Please reconsider this decision.
Yaml is used in many places where one has no control over the parsing side.

Very common examples are:

  • CI systems (Travis CI, Circle CI, AppVeyor, Jenkins, etc.).
  • Docker Stack / Swarm / Compose configurations

Without the ability to merge lists complex configurations often devolve into copy&paste hells that are very difficult to maintain.

I can confirm, this is happening to me. I'm using both Gitlab CI & Bitbucket Pipelines, and I always end up copy/pasting blocks of configuration, resulting in huge unreadable yaml files.

+1

@perlpunk

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commented May 27, 2019

I think it was explained well enough that:

  • We understand that merging sequences is something useful
  • The proposed syntax in this issue is close to impossible. (1)

I personally understand that it would be useful to have a standard way to do this, and new features in YAML 1.3 sound nice but don't exist yet. But this issue talks about a specific syntax.

(1) Everyone who wants this syntax, feel free to implement a parser that does this. But first look at the YAML Test Matrix http://matrix.yaml.io/ and think about why we have so few parsers that are working correctly, and if you really feel able to implement a correct parser (at least as correct as existing ones) with this new feature.

@perlpunk

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commented May 27, 2019

I created issue #48

@christhomas

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commented Sep 11, 2019

This is terrible reasoning. Not wanting to put symbols that mean things into the language because they are data processing? Hmmm, all symbols represent actions

an_array:
  - 1
  - 2
  - 3

Means create an array called "an_array", then each - symbol means add a numerical index to the array it's defined under with the value: 1, 2, 3

Adding <<: or whatever here is just another syntax element, just because it's data processing doesn't mean it's not worthy and this helps in a lot of really basic cases that have real world benefits.

Saying that because something is data processing, well, damn, all symbols represent data processing. All elements do things according to what the specification says it means

@perlpunk

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commented Sep 11, 2019

@christhomas I think it was already explained well that << is not a special syntax element. To the YAML parser it's just a string.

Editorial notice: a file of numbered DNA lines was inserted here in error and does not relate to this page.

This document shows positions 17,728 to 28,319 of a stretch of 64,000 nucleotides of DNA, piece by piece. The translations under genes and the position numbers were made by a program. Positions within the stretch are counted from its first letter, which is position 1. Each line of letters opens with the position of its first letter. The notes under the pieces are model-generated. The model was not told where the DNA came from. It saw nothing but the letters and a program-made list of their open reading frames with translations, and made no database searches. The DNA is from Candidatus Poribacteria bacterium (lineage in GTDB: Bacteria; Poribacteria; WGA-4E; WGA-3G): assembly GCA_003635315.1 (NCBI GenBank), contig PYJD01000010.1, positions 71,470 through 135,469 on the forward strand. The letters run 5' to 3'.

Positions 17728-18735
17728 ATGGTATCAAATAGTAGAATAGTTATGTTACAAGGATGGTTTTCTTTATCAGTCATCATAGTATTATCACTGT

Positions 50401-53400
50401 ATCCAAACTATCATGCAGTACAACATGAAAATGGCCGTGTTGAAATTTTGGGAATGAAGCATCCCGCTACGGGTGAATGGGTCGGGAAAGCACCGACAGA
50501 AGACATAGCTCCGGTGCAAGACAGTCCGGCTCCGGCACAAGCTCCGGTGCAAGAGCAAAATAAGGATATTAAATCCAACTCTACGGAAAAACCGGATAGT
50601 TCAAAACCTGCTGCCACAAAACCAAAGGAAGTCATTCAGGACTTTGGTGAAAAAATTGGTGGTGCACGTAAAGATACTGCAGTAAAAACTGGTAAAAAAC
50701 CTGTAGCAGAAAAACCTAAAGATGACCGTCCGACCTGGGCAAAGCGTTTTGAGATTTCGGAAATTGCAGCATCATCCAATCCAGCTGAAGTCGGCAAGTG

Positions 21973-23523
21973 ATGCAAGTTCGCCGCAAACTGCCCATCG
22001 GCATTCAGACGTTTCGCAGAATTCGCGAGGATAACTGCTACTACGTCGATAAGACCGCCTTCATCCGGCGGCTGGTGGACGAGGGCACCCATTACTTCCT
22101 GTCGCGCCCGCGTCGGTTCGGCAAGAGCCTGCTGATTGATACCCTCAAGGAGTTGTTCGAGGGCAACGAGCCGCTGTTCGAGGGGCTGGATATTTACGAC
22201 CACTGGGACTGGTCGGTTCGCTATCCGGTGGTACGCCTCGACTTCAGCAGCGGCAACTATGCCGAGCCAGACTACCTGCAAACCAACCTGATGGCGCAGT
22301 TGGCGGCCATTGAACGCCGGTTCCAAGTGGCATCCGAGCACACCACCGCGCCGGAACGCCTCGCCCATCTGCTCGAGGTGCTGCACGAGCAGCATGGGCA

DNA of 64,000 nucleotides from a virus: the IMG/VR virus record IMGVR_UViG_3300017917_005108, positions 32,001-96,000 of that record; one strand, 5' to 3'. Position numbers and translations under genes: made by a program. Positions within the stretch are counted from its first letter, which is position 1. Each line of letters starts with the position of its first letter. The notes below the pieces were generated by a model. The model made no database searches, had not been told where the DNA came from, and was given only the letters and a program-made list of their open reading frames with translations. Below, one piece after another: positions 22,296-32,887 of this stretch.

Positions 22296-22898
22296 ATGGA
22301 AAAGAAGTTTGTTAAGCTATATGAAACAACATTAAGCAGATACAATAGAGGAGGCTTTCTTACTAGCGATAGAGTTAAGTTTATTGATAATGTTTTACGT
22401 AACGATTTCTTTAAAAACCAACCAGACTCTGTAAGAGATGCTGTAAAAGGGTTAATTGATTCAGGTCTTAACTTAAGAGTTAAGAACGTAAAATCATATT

The constructor turns it into something special (if supported and enabled).

Please read the explanations above and the linked issue #48

@christhomas

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commented Sep 11, 2019

Then it should be a special syntax element, because it is in the position of syntax and not data, << could be a part of a string, but if you're in an array syntax and you can't find a "-" or a "key:" then "<<:" is obviously not a string.

this_array:
  - a sequence key
  key: a value for a mapping (key: being the key and this string is the value)
  <<: this is obviously a completely different thing

Each time the processor is scanning through, it's taking care of indentation, it comes to <<: and then it thinks that this is a string?

Does anybody use << as a string whilst defining arrays? Anybody? and under what conditions? I can't even think why I'd want to use << as a string key in an array

@perlpunk

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commented Sep 11, 2019

This YAML is already invalid:

sequence:
  - item1
  key: value

But let's take your <<: proposal:

sequence:
  - item1
  <<: *alias

This would be a new syntax, because currently this is invalid. I can give you reasons why this still isn't practicable and would need a lot of changes in existing YAML processors. An obvious problem though is: let's say you want that merge element at the top of the sequence:

sequence:
  <<: *alias
  - item2

Now the node under sequence will be parsed as a mapping, and the - item2 is now invalid.

@christhomas

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commented Sep 11, 2019

I wasn't giving a single example, I was giving an array with the three possible options below it, either a sequence key (-), a mapping (key:), or a merge key (<<:)

@henryiii henryiii referenced this issue Sep 27, 2019